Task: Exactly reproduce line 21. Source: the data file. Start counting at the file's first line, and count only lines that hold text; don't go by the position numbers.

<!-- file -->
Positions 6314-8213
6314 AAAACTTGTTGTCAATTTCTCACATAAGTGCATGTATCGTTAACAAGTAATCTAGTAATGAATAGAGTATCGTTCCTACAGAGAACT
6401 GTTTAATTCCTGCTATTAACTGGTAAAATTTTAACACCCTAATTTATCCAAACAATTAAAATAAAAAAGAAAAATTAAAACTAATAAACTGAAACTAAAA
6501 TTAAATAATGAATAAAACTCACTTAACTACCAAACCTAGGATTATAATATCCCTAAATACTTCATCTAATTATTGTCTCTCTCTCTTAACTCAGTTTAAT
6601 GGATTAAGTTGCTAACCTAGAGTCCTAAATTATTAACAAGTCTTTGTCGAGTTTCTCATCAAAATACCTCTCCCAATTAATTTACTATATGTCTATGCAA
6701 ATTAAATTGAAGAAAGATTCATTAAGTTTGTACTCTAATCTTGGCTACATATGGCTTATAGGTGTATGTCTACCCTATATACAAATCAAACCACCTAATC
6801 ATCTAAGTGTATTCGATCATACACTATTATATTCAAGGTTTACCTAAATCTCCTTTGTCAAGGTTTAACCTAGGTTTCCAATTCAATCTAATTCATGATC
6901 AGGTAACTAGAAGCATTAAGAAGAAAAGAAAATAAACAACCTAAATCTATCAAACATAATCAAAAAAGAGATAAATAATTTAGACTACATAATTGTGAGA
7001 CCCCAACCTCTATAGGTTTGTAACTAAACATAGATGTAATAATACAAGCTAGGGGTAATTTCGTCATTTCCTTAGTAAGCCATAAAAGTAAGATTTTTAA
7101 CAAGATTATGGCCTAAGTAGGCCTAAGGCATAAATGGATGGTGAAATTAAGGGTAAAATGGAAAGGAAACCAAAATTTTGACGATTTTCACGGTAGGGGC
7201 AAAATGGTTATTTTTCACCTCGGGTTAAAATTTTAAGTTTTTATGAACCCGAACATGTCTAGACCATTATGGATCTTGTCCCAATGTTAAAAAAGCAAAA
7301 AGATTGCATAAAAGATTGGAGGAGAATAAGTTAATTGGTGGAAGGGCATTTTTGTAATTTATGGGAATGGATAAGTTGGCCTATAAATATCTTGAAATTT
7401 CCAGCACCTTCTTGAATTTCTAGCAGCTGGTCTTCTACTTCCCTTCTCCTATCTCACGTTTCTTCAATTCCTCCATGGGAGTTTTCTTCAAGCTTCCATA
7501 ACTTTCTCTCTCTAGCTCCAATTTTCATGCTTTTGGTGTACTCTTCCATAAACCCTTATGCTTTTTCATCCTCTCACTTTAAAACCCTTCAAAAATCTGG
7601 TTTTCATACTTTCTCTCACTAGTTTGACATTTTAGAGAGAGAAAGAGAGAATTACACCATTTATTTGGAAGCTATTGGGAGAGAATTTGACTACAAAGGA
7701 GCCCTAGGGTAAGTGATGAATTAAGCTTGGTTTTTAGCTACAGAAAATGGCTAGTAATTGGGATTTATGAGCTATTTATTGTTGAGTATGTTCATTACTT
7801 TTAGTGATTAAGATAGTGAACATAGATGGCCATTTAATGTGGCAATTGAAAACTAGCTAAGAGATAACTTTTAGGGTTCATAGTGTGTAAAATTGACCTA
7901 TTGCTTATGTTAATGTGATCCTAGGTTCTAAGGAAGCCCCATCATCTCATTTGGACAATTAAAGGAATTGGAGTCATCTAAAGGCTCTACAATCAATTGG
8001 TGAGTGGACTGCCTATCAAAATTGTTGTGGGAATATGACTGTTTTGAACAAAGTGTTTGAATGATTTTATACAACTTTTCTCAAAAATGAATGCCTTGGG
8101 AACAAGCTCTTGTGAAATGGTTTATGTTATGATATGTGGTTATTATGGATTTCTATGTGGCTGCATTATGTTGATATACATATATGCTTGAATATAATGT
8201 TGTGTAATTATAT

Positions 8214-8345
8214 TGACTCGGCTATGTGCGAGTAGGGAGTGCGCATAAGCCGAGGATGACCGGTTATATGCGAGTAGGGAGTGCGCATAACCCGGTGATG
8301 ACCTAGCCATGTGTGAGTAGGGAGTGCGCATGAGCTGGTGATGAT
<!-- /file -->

8201 TGTGTAATTATAT